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Journalist as Author: Isabelle Aron, Rainy Day London

Rainy Day London

The Brits love to talk about the weather. It’s a stereotype but one that a lot of us fall into. Whether it’s used as a way to avoid awkward silence with a work colleague or because you need to moan to a friend as you’ve been sweating too much in the heat; we seem to have this weird obsession with it.

Of course, the most inconvenient weather type is usually rain. You’ve got an outdoor activity planned and then it rains all day, so what can you do? Well if you live in London then freelance journalist Isabelle Aron has the solutions with Rainy Day London, featuring 100 places to visit! We chatted to her about the new book as well as life as a freelancer and the best way to get your feature pitches noticed.

Isabelle Aron

Can you introduce your book in a couple of sentences? 

Rainy Day London is a practical guide to making the most of the city when the weather isn’t up to much. It’s a curated list of 100 places to visit on a rainy day, including restaurants, cafés, pubs, bars, museums, galleries, cinemas and shops.

Could you tell us about how you came to write the book? 

I had thought about writing a London-focused book before, but the opportunity came up when I was approached by Quadrille about writing this book. My editor actually first emailed me about it while I was on holiday. I came back to hundreds of unread emails and sort of couldn’t face properly going through them all, but I decided to quickly scroll through and see if anything caught my eye. Obviously, her email stood out!

Are you working on another book, or do you have other projects under way? 

I have a few ideas brewing for other books, but nothing concrete at the moment. It’s definitely something I’m keen to explore, though.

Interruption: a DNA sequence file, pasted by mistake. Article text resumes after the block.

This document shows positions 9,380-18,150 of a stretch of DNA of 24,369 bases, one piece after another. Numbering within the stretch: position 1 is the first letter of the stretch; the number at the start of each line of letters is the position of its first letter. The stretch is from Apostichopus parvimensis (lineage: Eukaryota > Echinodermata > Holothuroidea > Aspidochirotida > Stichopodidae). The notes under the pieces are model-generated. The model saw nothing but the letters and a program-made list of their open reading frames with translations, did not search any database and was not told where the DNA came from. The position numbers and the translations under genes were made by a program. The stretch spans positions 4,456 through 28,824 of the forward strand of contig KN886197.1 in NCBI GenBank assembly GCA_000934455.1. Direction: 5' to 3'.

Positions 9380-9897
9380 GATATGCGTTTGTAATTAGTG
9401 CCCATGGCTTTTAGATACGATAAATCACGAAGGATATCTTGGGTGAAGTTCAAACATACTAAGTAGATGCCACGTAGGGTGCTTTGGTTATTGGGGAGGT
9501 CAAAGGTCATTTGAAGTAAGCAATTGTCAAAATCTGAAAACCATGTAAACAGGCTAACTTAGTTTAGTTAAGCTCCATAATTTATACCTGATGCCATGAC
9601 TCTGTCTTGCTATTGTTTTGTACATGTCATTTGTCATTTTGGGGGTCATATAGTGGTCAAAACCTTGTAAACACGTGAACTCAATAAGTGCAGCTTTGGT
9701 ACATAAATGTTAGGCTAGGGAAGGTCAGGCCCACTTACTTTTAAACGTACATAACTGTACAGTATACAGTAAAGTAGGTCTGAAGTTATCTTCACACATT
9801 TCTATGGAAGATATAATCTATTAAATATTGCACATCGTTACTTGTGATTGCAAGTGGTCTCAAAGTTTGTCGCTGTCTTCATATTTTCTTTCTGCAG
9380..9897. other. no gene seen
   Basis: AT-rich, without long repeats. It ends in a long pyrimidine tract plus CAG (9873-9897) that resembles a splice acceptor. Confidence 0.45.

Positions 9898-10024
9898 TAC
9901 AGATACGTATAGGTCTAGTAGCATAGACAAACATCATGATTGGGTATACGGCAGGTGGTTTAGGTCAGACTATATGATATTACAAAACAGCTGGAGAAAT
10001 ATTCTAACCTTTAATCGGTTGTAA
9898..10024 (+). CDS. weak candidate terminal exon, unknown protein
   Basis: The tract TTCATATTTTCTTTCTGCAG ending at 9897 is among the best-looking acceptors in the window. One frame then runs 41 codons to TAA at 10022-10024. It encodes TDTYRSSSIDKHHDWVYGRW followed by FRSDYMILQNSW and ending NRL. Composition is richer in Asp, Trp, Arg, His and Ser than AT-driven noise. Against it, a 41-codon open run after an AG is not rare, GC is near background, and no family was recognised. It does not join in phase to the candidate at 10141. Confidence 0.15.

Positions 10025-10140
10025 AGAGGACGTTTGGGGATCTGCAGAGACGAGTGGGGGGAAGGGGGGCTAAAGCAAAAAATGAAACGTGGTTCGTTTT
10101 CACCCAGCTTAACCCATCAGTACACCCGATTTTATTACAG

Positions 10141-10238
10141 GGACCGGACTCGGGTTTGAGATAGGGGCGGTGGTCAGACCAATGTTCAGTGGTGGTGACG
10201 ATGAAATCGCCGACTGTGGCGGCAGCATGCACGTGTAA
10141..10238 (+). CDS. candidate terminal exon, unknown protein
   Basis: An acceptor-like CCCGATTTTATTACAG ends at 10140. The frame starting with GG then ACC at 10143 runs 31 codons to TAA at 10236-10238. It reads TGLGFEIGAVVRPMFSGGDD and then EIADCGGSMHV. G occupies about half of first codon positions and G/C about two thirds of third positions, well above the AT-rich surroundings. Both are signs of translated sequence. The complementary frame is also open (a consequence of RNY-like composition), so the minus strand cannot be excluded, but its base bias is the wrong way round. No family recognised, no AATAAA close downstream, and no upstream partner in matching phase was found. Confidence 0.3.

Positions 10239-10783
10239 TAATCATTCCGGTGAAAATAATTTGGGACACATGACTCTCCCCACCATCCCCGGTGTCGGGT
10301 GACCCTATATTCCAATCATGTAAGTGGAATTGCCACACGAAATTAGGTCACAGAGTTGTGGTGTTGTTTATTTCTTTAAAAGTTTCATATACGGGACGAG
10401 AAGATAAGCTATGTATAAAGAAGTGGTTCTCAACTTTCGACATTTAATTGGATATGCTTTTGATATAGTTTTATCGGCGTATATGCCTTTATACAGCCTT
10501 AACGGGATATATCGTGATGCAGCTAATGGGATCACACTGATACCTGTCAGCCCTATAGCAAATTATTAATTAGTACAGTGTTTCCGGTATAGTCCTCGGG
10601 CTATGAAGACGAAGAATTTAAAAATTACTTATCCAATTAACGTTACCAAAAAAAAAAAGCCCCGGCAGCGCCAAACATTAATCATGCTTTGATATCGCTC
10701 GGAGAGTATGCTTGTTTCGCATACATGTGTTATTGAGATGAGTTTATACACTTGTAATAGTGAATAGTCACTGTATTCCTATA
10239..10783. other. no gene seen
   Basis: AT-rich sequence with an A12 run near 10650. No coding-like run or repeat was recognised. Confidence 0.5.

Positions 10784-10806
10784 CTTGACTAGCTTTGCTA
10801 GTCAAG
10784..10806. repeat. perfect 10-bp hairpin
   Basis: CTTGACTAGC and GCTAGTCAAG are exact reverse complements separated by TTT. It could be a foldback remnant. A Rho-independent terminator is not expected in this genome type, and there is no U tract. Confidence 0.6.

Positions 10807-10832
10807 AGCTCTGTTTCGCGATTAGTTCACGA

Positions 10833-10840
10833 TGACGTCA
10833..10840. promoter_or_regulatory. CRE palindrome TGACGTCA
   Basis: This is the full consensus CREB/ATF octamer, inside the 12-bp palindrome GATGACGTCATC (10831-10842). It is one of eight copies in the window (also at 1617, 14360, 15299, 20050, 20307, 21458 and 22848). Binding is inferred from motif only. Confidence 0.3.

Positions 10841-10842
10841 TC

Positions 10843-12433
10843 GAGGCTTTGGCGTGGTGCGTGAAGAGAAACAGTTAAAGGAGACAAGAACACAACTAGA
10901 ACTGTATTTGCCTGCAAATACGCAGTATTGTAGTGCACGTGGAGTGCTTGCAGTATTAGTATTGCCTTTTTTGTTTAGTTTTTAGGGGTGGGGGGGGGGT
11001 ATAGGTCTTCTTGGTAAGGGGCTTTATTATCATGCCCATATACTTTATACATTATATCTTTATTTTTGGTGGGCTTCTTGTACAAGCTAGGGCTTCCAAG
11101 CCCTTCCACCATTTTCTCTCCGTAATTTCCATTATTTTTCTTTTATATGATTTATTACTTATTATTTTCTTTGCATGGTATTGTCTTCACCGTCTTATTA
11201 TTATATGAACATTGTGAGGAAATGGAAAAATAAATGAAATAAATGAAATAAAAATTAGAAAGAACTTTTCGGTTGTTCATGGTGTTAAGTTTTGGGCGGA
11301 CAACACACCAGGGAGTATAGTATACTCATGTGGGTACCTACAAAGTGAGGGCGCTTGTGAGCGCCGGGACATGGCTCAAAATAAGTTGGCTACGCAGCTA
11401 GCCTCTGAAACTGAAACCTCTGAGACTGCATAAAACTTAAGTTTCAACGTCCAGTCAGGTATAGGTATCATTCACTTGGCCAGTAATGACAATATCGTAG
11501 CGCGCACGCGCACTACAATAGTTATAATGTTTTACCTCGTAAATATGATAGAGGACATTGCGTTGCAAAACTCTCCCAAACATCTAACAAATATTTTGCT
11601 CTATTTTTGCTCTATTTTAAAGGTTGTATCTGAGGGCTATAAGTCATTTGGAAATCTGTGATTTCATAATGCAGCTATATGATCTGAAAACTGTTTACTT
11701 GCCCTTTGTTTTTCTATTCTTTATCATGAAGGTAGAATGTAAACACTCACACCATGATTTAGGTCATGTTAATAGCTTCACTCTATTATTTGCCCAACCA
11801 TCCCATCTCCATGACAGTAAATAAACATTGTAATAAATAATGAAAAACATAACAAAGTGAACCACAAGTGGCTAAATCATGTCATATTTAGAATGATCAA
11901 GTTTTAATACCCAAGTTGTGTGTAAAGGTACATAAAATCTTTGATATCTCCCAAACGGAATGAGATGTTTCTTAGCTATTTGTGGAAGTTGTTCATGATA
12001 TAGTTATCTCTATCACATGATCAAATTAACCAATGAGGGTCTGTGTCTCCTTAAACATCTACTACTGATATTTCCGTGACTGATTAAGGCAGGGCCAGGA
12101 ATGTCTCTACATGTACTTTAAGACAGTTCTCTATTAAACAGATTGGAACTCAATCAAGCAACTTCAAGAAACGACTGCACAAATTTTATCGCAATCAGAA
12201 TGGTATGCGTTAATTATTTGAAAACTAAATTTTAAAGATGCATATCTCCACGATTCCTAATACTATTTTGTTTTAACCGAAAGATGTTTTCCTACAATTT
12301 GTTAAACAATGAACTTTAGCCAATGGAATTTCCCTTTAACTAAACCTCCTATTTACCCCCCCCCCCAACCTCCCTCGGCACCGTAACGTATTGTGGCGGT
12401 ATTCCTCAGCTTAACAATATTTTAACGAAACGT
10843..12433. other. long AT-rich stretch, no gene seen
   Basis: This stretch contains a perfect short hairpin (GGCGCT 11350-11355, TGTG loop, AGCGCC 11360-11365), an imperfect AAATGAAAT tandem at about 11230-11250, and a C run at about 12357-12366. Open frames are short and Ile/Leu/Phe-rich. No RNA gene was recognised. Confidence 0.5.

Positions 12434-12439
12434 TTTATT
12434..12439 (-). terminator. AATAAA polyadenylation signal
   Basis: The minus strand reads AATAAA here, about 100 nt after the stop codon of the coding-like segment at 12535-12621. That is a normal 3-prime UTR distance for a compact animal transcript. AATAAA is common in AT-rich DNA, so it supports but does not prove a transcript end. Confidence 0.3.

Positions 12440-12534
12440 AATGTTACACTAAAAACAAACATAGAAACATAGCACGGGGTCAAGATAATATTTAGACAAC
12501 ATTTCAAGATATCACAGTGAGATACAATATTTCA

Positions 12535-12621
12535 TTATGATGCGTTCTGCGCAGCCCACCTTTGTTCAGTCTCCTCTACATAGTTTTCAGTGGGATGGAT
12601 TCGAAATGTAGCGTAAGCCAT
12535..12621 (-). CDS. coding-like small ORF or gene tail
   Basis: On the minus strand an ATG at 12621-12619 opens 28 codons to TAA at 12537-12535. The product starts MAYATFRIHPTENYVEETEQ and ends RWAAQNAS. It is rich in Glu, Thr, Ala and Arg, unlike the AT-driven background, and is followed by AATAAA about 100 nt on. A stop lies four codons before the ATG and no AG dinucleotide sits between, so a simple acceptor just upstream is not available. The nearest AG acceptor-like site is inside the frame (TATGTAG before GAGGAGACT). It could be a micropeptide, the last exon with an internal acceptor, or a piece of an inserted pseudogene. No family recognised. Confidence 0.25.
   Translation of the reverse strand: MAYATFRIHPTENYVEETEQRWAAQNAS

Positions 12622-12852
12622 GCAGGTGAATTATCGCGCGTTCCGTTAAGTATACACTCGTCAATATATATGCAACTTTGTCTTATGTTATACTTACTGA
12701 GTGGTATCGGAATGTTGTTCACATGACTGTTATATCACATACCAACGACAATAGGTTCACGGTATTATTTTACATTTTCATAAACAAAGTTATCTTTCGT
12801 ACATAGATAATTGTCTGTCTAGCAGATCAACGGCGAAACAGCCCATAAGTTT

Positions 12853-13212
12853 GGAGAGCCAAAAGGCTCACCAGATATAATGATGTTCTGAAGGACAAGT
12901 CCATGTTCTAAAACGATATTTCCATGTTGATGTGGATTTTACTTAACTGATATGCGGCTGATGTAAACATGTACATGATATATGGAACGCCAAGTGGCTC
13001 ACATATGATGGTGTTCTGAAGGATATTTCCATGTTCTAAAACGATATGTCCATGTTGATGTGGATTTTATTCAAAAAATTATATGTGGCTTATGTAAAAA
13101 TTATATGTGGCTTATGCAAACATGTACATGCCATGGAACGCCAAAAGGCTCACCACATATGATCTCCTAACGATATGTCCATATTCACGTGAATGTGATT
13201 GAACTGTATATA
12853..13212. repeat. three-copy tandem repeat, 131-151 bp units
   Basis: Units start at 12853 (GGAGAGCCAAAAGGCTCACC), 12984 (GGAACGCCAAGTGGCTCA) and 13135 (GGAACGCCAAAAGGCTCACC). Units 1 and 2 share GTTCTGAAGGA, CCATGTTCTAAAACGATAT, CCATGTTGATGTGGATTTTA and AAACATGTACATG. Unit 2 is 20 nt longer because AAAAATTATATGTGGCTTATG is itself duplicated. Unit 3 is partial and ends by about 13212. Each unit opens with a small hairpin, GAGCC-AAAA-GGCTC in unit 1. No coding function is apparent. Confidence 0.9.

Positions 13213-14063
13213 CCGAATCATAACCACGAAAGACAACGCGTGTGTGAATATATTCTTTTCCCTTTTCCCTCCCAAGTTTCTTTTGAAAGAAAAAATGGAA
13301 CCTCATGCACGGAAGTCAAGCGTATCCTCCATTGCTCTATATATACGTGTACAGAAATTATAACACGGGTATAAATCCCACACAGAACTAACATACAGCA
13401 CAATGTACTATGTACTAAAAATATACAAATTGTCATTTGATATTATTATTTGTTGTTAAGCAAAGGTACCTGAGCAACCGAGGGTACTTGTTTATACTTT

What books are you reading right now, or about to pick up? 

I’ve just finished Conversations on Love by Natasha Lunn, which has been on my to-read list since it came out last year. It’s a wonderful exploration of love in all its forms, with insights from the likes of ​​Lisa Taddeo, Esther Perel and Roxane Gay.

You spent seven years working at Time Out London, what were some of your favourite stories that you covered in that time?

It’s hard to pick my favourites but there are some that stand out in my mind. I once went to a gold bullion factory at a secret location for a behind-the-scenes feature – I remember them telling me that everyone leaves with gold dust on them. It was so interesting. I love telling people’s stories and that was something I got to do a lot at Time Out – one of my favourites was a cover feature celebrating older Londoners, which I’d wanted to do for a while. Back in 2019, I pushed to do a cover feature on grassroots women’s football teams in London, to tie in with the Women’s World Cup – I was so pleased to be able to champion them at a time when women’s football wasn’t getting the attention it deserved. I’ve also been lucky to do lots of celebrity interviews with people like Robert Pattinson, Saoirse Ronan and Claire Foy, which are always fun.

Prior to going freelance, you worked as a features editor, what do you think makes a good feature and what is the best way to pitch them to editors?

Ultimately, a good feature is a good story. When coming up with ideas, it’s important to ask yourself those basic questions – why should we tell this story now? What makes this interesting? Who are the key people to speak to? And why am I the best person to tell this story? When it comes to pitching, I’d suggest putting ‘PITCH’ and a headline in the subject line of your email, and then keeping your email short, succinct and focused. If you’re pitching an editor you haven’t worked with before, explain a bit about your experience and send some relevant clippings.

As a freelance journalist, what sort of areas do you cover and what are the challenges and advantages to working as a freelancer?

I cover a pretty broad range of topics, including pop culture, lifestyle, food and drink, as well as human interest stories. The main challenge as a freelancer is the admin side of things – chasing unpaid invoices is definitely my least favourite task. But the advantages are that I can plan my own day and work in a flexible way. I really enjoy the variety of working as a freelancer, and writing for lots of different titles.

What advice would you give to anyone who is considering going freelance?

If you can, try and dip your toe into the freelance world by doing a few commissions on the side of your full-time job. Also, think about why you’re doing it – that will help keep you focused when you have challenging days.

If I’m a PR professional with a story or another opportunity for you, how should I get in touch? 

Email is best – drop me a line at

Rainy Day London by Isabelle Aron (Quadrille, £12.99) is out on 16 March. Find out more about Isabelle and her work on her website and follow her on Twitter here.

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